Eli Brown
Photo Credit: @ItsNotAnotherShot

We had the pleasure of chatting with Eli Brown, one of tech house’s most in-demand producers in 2019 and one of the scene’s fastest-rising stars.


Every so often, an artist comes along who makes everyone sit straight up and take notice, and that’s exactly the situation with Bristol-born tech house artist Eli Brown. Having cut his teeth in the drum & bass scene before drawing inspiration to try his hand at house and techno from a weekend at a music festival, he made his debut on Skream’s Of Unsound Mind label in late 2016, and what happened next is the sort of meteoric rise you just don’t see every day.

Brown has an unquestionable talent for crafting dancefloor weapons, combining a club-oriented house music feel with the right sample at the right time. Not only that, he’s constantly producing music – since his debut in 2016, he’s amassed a catalog of releases that many producers only manage in many years’ time, and on a slew of high-profile labels, to boot. With tracks out on Relief, Solotoko, Repopulate Mars, and most recently Chris Lake’s Black Book Records, it’s clear he’s earned respect from some of the biggest players in the game – and he’s just getting started.

We had a chance to pick Eli Brown’s brain about his creative process, what it was like working with some of these venerable outlets, and what it was like playing those massive sets at EDC Las Vegas last month. Check out the full interview below!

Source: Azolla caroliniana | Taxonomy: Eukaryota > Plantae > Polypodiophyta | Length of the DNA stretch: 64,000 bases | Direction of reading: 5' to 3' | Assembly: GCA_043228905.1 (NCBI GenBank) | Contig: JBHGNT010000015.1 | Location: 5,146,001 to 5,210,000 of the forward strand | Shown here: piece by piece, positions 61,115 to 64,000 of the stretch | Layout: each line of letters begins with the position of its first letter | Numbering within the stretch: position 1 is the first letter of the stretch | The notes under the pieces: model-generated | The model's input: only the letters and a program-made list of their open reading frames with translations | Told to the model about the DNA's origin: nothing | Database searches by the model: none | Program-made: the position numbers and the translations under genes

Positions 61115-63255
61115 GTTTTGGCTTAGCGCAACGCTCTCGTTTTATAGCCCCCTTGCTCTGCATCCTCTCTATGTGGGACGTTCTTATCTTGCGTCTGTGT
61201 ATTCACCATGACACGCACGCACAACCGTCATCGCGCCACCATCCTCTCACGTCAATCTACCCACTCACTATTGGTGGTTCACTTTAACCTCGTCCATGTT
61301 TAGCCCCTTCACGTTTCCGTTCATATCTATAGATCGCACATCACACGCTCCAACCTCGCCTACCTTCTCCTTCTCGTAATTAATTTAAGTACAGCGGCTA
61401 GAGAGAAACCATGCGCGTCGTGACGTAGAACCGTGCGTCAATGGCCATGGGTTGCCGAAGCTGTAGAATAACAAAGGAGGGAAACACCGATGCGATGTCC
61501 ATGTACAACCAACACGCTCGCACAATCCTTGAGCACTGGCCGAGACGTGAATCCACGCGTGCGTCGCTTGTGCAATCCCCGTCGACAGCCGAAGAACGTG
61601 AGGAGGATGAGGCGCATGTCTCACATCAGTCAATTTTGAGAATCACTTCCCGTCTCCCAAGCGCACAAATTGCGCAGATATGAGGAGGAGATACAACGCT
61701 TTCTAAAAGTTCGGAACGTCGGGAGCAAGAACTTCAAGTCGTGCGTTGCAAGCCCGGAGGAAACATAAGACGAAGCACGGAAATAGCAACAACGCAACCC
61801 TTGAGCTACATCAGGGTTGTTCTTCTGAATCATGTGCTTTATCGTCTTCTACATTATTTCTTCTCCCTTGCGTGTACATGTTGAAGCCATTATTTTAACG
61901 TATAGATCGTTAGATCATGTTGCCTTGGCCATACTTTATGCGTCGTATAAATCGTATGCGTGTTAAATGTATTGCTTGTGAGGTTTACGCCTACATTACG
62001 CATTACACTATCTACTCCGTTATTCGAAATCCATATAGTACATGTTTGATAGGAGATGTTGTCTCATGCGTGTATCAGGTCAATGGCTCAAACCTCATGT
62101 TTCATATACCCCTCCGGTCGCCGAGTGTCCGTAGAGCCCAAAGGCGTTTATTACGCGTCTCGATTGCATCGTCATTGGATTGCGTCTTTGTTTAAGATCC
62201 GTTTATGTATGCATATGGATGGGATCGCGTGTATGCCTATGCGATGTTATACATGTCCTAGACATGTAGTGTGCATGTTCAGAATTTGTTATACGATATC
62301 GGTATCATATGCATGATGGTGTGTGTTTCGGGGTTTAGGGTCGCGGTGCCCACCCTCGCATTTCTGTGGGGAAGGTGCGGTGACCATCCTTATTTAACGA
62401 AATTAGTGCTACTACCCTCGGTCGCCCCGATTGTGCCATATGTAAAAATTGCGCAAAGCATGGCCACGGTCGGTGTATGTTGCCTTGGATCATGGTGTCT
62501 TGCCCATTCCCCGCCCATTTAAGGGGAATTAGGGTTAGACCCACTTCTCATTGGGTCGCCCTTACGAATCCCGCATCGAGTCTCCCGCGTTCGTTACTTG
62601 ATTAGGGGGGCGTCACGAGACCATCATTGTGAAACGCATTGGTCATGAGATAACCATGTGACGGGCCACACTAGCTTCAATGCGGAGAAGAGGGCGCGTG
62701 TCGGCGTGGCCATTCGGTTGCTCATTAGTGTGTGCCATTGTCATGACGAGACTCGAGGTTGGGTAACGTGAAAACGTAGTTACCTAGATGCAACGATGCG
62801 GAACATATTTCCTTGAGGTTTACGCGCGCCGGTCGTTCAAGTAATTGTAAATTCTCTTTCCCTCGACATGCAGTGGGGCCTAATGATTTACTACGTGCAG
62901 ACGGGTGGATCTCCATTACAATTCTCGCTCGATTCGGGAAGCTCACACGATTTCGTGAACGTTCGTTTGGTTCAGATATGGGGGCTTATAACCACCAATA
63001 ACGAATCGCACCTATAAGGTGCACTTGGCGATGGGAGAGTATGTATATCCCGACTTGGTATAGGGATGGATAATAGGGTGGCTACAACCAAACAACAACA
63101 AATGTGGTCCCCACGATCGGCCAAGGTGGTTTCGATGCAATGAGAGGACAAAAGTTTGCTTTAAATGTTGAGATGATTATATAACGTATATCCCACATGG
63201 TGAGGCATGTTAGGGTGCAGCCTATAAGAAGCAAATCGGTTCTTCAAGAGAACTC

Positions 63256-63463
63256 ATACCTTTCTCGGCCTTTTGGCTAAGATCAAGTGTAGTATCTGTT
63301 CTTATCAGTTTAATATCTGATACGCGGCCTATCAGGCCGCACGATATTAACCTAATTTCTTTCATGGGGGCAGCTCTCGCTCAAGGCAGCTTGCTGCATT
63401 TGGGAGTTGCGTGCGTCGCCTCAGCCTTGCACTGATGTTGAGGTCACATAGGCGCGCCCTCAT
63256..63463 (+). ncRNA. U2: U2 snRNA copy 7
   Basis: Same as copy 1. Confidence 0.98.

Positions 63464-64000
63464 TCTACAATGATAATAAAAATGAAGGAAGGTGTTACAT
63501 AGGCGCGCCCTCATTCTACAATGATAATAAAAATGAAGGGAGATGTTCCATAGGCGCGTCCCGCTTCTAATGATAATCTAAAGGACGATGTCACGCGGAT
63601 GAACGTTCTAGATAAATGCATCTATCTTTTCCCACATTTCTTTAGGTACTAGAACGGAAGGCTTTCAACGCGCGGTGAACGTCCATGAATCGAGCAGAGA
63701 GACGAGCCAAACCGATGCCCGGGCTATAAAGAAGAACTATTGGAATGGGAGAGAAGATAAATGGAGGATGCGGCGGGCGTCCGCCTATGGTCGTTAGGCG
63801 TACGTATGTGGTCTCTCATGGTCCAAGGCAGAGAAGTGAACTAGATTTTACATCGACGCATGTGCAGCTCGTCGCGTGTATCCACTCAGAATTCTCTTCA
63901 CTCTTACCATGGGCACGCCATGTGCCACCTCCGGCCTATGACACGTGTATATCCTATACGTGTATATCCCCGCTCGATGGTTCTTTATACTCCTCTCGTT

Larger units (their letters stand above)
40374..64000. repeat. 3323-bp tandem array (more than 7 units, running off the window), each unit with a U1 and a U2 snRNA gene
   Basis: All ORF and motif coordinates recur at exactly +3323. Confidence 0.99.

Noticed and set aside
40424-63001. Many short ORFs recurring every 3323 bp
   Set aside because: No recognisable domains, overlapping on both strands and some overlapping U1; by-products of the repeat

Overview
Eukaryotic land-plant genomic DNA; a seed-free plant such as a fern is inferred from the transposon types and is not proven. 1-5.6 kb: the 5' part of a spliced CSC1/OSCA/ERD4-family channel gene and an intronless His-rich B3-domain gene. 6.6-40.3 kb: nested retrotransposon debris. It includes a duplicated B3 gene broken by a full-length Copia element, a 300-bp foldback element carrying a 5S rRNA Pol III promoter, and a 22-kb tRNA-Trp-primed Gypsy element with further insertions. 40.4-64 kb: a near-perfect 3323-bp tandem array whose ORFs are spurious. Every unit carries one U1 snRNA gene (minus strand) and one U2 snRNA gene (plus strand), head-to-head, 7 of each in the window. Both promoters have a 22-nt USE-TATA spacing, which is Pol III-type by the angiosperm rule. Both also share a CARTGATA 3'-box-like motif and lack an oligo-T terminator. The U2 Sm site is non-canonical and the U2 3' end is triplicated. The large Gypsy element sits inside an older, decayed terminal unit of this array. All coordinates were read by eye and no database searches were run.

Stream Eli Brown’s Toolroom Takeover on SoundCloud:


You just came off a massive b2b with Mason Maynard at the neonGARDEN at EDC Las Vegas. What was it like taking the stage at one of the world’s biggest festivals?

Yeah, it was great – EDC Las Vegas is as big as it gets when it comes to festivals and its always been a goal of mine to play there, so to fulfill that dream was amazing. The crowd, the vibe and the setup of that Factory 93 neonGARDEN stage is something else. If you’ve not been, I highly suggest you check it out!

You also had an opportunity to play the Camp EDC closing party on Monday and kept the crowd going well into the late morning with a fantastic set. How did you approach your set given the hour? Were there any surprises?

To be honest, I had no idea what to expect, being the end of the festival and Monday morning I half expected it to be empty – how wrong was I! The vibe was incredible, the sun was out, people were still partying hard and it was great that Pasquale showed up and partied it out with us.

No major surprises, but I did play back to back with the Solardo lads for two hours, which is always fun, and then I played my own set which went down a treat. James from Solardo was meant to jump on with me, but when I came off, I found him crashed out in my trailer. I guess some people can’t handle the pace – hey James!

Mason Maynard b2b Eli Brown at EDC Las Vegas 2019
Photo Credit: Insomniac Events
You released your latest EP, Always, on May 17 on Toolroom Records, and we are loving what we’re hearing. Can you tell us a little bit about what was behind the production of these two particular tunes?

Those who have followed my productions will know that I write a lot of music and in doing this, I don’t like to write the same thing all the time. I love all types of house and techno and with this release I wanted to do something a little different to some of my previous releases – something that had an old school vibe done in a non-obvious way.